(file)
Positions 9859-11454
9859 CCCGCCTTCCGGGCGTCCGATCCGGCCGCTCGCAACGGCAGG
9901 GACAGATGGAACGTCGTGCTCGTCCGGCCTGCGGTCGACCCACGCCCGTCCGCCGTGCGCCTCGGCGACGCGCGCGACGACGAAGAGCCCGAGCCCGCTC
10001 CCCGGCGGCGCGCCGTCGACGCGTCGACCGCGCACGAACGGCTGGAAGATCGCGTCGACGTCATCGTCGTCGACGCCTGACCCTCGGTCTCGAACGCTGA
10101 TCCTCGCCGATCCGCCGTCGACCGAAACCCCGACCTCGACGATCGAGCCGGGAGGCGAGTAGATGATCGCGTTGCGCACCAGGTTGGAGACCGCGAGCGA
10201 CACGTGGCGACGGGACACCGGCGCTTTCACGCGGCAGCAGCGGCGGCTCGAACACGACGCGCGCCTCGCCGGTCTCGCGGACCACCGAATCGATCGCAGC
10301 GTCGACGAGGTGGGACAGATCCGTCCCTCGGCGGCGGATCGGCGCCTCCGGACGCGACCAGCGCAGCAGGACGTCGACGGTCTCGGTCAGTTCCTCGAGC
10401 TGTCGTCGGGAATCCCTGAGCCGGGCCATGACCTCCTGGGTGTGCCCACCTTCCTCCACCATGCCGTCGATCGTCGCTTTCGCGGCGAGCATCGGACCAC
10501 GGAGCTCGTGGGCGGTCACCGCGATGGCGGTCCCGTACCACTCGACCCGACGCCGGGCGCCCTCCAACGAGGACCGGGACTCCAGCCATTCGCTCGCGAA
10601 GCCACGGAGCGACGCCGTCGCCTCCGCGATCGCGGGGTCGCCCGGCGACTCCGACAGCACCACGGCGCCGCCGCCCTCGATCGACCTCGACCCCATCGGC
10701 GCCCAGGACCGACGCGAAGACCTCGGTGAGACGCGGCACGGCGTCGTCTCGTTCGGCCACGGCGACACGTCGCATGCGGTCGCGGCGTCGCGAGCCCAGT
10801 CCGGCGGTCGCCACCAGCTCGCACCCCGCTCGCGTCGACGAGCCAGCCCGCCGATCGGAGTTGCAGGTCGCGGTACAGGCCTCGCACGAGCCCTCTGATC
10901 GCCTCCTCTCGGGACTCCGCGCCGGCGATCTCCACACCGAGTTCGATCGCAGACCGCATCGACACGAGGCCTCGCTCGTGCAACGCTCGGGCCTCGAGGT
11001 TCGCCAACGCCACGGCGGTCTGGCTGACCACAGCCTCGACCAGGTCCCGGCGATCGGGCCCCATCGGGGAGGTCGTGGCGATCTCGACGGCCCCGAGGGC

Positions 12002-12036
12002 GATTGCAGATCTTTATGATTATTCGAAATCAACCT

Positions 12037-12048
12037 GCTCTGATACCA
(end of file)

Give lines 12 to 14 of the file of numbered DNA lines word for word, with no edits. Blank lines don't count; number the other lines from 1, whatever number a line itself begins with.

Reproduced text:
10801 CCGGCGGTCGCCACCAGCTCGCACCCCGCTCGCGTCGACGAGCCAGCCCGCCGATCGGAGTTGCAGGTCGCGGTACAGGCCTCGCACGAGCCCTCTGATC
10901 GCCTCCTCTCGGGACTCCGCGCCGGCGATCTCCACACCGAGTTCGATCGCAGACCGCATCGACACGAGGCCTCGCTCGTGCAACGCTCGGGCCTCGAGGT
11001 TCGCCAACGCCACGGCGGTCTGGCTGACCACAGCCTCGACCAGGTCCCGGCGATCGGGCCCCATCGGGGAGGTCGTGGCGATCTCGACGGCCCCGAGGGC